For I, at least, admit the world
Defined somewhere between a
snake and wall.
By SUE HUTCHINSON
Collegiate Press Service
SAN FRANCISCO-We boarded
the bus on Market St., and felt
just like any other two people
boarding a bus. But when we got
off 15 minutes later on Haight St.
pronounced "hate") something
Haight St. was busy that noon.
The cars and busses passed in the
street, shoppers walked past
sotres and women passed with
children in their arms. The usual
tall Victorian houses were quiet.
But Haight is the hippies' dis-
trict, therefore different. Some
call it a zoo, others commune, and
the hippies callit a love society.
There cars do not whiz - they
creep and camera poke through
their open window. There shoppers
may beg for their money. Children
may ride papoose boards.
All this left us feeling foreign
in our typical college clothes. We
knew we looked like tourists when
a cold-looking young man with
curly brown hair bristling from
under a yellow cap approached us
and asked for change.
ON ONE CORNER we stopped
to talk to a group of cameramen
from the British Broadcasting Co.
They had been in the Haight area
for a month making a documen-
tary in color to show to British
audiences. This particular morn-
ing they were set up on the corner
by the Drugstore Cafe-the main
gathering place for the hippies.
As we walked with the crew, a
man wearing a leather vest, but
no shirt, walked up and looked
over my shoulder. His hair was
thin and straight and falling in
his eyes. A large medallion lay just
above his protruding stomach.
We asked him where he was
"I'm down from heaven. I'm
God" was the reply.
"How long will you be here?"
"I'll be here as long as I can
continue being me. Being God is
the grooviest part of being."
It was a cold, gray day and
occasional raindrops made
splotches on the sidewalk. But the
man said he didn't mind the cold.
Then he returned to the group
of 10 or 12 hippies sitting on the
sidewalk by the cafe. One was
playing a guitar and a harmonica
at the same time. He wore a
blanket and his hair reminded
me of Phyllis Diller. A green cape
kept out the cold.
NEAR HIM A dark-haired girl,
wearing an Indian headband,
clapped her hands. Another squat-
ter raised a half gallon of milk
to his mouth. His neighbor hugged
Soon someone came from the
group and began to line up coins.
They said they wanted to buy
Haight St. and asked for more
coins. Where was the line going?
"All the way to Market St." Later
we learned it was probably going
to buy the next community meal.
This is the life of Haight St.
during the day. What motivates it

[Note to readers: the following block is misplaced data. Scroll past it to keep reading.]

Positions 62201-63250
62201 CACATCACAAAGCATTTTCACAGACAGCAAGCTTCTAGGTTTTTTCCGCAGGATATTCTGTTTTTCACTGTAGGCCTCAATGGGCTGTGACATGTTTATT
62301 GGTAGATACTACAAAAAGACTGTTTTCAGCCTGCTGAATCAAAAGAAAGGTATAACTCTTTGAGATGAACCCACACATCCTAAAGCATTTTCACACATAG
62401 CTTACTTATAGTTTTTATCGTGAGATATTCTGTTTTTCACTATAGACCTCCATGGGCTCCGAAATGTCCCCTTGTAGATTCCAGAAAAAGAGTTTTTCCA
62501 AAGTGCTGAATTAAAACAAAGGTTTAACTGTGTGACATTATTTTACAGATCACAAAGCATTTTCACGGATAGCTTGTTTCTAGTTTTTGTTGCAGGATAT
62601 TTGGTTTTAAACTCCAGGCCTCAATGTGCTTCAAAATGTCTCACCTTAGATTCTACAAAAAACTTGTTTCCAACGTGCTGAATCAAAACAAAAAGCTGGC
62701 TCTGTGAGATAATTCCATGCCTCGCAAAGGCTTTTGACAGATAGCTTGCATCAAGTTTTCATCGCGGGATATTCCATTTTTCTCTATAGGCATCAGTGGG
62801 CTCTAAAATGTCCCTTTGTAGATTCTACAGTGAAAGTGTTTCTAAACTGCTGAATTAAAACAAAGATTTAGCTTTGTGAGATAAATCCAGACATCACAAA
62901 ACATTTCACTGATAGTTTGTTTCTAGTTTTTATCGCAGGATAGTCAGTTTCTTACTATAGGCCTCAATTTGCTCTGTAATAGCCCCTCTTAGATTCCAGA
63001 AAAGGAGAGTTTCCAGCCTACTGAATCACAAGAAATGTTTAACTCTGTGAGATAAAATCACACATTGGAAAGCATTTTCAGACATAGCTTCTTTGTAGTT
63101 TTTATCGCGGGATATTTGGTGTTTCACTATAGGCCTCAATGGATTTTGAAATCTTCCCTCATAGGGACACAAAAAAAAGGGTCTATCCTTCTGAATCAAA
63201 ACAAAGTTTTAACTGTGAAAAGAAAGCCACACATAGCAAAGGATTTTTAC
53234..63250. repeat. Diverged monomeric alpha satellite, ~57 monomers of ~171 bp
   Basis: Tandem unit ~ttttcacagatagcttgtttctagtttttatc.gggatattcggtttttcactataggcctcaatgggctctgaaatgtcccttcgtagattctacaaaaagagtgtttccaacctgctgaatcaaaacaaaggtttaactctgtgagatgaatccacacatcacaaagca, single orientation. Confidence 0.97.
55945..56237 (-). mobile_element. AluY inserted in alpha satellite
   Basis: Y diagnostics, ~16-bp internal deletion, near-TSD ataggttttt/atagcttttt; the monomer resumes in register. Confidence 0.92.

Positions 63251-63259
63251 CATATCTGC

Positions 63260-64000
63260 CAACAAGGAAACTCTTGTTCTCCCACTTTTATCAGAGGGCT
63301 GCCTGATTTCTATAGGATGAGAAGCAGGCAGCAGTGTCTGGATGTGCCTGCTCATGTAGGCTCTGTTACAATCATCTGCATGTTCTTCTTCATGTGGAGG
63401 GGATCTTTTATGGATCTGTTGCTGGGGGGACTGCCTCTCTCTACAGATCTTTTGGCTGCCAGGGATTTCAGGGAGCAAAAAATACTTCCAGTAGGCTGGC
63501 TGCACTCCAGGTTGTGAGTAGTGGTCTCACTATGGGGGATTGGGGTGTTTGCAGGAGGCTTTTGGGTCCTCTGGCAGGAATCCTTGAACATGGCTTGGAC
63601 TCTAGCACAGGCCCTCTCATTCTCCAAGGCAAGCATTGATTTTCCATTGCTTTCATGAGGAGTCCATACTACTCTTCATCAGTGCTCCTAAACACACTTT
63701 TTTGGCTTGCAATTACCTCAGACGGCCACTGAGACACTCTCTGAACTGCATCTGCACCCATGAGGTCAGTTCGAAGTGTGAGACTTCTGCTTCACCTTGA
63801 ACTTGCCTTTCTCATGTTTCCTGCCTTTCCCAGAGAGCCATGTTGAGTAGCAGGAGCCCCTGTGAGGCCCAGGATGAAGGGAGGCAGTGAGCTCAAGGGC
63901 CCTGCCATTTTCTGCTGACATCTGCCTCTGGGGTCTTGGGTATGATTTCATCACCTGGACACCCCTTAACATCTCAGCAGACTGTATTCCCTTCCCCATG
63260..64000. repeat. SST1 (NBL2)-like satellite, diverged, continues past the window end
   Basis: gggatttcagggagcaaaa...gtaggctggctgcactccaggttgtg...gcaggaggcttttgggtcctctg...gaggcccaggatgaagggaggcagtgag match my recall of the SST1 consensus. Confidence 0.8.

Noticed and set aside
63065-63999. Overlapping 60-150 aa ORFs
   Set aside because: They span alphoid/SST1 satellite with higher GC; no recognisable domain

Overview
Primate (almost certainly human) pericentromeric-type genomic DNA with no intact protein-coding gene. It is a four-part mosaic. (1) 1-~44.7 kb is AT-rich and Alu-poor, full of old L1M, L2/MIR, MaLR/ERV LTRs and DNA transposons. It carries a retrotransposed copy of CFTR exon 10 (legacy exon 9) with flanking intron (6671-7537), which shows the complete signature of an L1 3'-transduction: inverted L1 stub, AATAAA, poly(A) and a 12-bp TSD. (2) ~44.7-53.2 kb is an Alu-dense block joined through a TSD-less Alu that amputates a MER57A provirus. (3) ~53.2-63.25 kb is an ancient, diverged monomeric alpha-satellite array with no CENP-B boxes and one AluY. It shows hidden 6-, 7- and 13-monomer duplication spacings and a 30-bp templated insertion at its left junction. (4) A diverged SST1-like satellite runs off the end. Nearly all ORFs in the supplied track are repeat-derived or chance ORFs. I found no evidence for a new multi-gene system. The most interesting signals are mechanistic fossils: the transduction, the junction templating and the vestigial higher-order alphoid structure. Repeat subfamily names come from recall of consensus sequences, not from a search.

depends on the people you talk
to. They don't all share every
philosophy, but love is an impor-
tant word in their vocabulary.
One man dressed all in cordu-
roy with three tiny bells dangling
from his belt, talked about his life.
He had been a printer in North
Carolina, he said, and then he had
worked for the government in
Washington, D.C. That was the
immoral part of his life, he said.
Now that he is a dope pusher,
he considers himself a moral man
and is concerned about his civil
liberties. Asked about his civil re-
sponsibilities, he said,
"I fulfill them, I pay taxes. I
vote. I don't lie, steal, or even play
complicated social games."
He has a philosophy of govern-
ment too. A former Communist,
he now believes democracy to be
the best system, but says, "People
have to be able to trust one an-
other and love one another before
any system will work."
NEARBY STOOD Gary, a curly
haired man from Detroit who
wore a button that said, "All I
want is love."
But he hates Lyndon Johnson.
He says America is dead and "out
of its mind," He pointed to hippies
who came up and introduced
themselves and said, "You see,
they love. They don't hate."
He disagrees with the printer's
politics, believing that Commun-
ism is a good system. "Commun-
ists are the most beautiful people
in the world," he said.
But he thinks people should
have private property to protect
themselves from big government.
The hippie life is not all com-
fort and ease. They have several
problems - three of which are
health, tourists and police.
The former printer coughed all
during our conversation, and when
another came up and introduced
himself they compared illnesses
like two women on the phone.
"Best way to get over bron-
TOUR BUSSES have started
going through the district now
and Haight St. is often full of
cars with tourists taking pictures.
The hippies say they try to love
them, but they dislike them.
"They want us to entertain
them. We want to love them. We
resent them because they make
a circus out of us. If they would
take us seriously we would get
"Man wants to fight. We don't
want to fight. But if we have to,
it will be terrible. We are power-
ful. We will use magic weapons
the Man doesn't know about," said
the former printer who now says
he communicates with his wife in
North Carolina by telepathic
Further resentment of the tour-
ist is shown in signs in windows.
Like one which read, "Hey gang,
let's all communicate with the
tourists with the Universal Sign
Language. When you see the Gray
Line bus coming: 1) raise arm, 2)
clench fist, 3) extend finger, 4)
We could not determine the
justification of the conplaint of
police harassment. One police ar'
sat in the district. A motorcycle
officer rode up to the drug stores
and talked for a while. And the
police patrol in two's at night.
But even they are not sure how
much of the crime is attributabe
directly to the hippies.
"We can't tell. They attract
the strong-arm element by their
presence. But we can't tell how
much of the actual crime-petty
shoplifting and stuff-is done by